From: The Guardian

Awe: the powerful emotion with strange and beautiful effects

The Guardian: 

The other day, I got fairly decisively lost while hiking in the French Pyrénées. Not seriously lost, since I had a functioning iPhone, and was never much more than an hour’s walk from a road where, in a crisis, I could doubtless have flagged down a grudging French motorist. (Is there any other kind?) But just lost enough to feel the first frisson of something like fear: enough to be reminded that mountain ranges are very large and solid things, whereas I am a tiny and fragile thing, and that it takes a vanishingly small amount of effort on the part of a mountain range to kill a human.

If you’re anything like me, you probably don’t need psychological research to convince you that you need more awe in your life: a trip to Yosemite or theSheeps Head Peninsula, or merely watching the BBC’s Planet Earth or The Cave of Forgotten Dreams ought to do the trick. But here’s some psychological research for you anyway: according to work recently published in the Journal of Personality and Social Psychology, which I found via Smithsonian magazine, feeling awe in the face of overwhelming natural environments is associated with more “pro-social” behaviors of generosity and kindness.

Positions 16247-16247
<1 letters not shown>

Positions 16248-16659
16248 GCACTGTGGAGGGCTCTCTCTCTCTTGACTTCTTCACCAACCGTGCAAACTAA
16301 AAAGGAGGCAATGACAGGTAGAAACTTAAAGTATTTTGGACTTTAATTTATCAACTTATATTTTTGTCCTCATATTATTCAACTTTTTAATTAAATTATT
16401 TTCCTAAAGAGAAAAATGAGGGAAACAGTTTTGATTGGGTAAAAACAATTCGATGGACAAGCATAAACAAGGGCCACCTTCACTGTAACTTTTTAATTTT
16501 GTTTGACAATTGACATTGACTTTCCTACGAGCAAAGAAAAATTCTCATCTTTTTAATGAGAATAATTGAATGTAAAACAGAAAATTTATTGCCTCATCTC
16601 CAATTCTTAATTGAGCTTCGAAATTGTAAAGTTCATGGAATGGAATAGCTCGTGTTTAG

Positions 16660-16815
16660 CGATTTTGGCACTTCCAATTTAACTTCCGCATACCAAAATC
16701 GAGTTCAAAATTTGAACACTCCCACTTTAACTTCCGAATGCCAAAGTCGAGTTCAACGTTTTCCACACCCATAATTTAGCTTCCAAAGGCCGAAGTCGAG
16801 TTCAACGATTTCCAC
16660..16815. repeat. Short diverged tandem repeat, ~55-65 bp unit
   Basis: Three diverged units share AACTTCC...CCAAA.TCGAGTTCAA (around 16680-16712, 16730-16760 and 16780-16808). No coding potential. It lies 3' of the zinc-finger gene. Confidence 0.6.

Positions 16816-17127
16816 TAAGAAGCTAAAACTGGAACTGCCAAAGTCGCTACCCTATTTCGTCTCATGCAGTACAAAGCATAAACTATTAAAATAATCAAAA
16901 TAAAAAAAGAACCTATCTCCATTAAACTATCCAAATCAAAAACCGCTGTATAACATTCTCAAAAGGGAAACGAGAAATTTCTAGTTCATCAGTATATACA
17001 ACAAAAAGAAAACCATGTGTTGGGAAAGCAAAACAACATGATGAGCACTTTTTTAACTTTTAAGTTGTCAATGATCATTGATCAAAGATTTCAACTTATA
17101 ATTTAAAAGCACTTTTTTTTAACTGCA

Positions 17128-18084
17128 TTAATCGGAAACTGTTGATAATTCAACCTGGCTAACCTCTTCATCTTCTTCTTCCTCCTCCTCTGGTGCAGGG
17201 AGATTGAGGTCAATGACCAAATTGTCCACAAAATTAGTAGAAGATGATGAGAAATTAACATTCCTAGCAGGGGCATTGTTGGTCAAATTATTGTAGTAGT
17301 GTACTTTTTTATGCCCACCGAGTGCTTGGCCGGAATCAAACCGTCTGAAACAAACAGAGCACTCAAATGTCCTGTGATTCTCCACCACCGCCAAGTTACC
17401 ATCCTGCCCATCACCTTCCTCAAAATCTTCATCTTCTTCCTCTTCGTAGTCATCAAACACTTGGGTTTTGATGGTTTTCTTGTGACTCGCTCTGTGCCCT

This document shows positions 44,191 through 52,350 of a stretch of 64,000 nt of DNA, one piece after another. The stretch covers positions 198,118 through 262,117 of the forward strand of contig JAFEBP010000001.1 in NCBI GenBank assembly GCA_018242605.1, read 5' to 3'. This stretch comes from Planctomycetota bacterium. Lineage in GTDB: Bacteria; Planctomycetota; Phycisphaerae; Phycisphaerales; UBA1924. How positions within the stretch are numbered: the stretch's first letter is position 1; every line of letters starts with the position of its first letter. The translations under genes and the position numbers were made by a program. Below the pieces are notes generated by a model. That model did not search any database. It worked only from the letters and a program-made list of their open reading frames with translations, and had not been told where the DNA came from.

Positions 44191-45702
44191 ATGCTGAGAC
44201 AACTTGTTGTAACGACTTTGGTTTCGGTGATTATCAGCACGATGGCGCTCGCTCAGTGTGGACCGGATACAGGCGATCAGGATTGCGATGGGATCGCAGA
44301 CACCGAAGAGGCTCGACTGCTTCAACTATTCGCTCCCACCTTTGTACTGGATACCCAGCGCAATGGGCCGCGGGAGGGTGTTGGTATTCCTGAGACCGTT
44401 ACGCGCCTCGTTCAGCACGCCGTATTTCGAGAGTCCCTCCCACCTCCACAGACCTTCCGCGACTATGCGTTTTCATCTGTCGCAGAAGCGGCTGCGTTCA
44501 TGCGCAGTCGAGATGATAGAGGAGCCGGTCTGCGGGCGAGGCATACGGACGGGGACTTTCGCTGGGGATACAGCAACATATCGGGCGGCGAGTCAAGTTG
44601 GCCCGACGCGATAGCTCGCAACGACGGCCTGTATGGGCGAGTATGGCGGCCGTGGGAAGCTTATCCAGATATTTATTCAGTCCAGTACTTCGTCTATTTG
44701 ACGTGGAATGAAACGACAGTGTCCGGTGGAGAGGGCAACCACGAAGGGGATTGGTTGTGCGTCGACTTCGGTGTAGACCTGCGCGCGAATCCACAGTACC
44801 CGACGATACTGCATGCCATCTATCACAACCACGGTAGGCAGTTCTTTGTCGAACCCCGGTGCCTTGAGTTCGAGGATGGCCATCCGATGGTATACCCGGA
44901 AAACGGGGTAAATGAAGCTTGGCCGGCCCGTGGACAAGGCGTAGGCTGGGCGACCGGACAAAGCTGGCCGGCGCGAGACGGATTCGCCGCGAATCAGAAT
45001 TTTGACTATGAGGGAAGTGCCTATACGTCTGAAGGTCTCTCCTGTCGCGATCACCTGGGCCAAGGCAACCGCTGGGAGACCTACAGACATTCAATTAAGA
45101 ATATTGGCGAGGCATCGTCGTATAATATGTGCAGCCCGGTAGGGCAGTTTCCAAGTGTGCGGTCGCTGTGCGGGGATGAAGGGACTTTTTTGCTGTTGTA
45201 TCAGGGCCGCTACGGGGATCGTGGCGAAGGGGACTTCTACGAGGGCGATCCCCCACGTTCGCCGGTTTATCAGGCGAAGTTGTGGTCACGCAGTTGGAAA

In one part of the study, participants who spent time looking upwards at high eucalyptus trees were more likely to help a researcher who had dropped some equipment than were those who looked at a building. In another, watching clips from Planet Earth triggered more altruistic attitudes. “By diminishing the emphasis on the individual self”, researcher Paul Piff was quoted as saying, “awe may encourage people to forgo strict self-interest to improve the welfare of others.”

Read the whole story: The Guardian

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